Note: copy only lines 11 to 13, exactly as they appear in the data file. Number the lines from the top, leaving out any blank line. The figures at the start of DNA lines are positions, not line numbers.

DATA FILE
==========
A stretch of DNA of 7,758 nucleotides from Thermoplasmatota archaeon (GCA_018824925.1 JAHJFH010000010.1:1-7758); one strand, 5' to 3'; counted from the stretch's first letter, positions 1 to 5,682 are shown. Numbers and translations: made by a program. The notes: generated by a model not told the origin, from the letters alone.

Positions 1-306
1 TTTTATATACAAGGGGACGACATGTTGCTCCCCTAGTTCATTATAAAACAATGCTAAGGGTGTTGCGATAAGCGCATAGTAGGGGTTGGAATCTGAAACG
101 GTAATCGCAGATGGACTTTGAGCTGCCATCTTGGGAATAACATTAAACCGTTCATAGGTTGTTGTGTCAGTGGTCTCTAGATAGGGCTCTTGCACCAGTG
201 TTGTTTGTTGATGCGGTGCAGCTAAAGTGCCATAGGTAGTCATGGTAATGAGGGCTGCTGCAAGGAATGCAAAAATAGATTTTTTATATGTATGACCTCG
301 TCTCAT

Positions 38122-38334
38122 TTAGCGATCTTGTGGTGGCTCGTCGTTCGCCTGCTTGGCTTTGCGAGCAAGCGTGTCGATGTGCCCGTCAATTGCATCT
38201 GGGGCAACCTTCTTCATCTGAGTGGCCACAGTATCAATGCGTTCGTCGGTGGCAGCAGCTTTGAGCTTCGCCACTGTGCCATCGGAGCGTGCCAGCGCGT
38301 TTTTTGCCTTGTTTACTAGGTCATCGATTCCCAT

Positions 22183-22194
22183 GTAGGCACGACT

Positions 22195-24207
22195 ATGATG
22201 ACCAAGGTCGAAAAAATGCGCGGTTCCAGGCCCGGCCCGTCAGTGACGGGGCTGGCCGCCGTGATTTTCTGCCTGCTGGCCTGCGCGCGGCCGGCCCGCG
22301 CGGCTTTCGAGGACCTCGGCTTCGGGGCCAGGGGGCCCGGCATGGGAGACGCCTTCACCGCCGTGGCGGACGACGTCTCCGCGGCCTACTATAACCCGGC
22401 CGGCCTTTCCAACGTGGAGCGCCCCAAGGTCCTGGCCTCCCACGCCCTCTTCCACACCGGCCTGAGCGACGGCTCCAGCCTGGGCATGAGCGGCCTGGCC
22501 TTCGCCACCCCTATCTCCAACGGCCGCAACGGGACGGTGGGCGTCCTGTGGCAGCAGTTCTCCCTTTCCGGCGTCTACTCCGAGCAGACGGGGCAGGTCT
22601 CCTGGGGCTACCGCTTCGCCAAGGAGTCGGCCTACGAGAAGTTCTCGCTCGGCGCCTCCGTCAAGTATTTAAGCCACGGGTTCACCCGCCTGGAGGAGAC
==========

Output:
Positions 22183-22194
22183 GTAGGCACGACT

Positions 22195-24207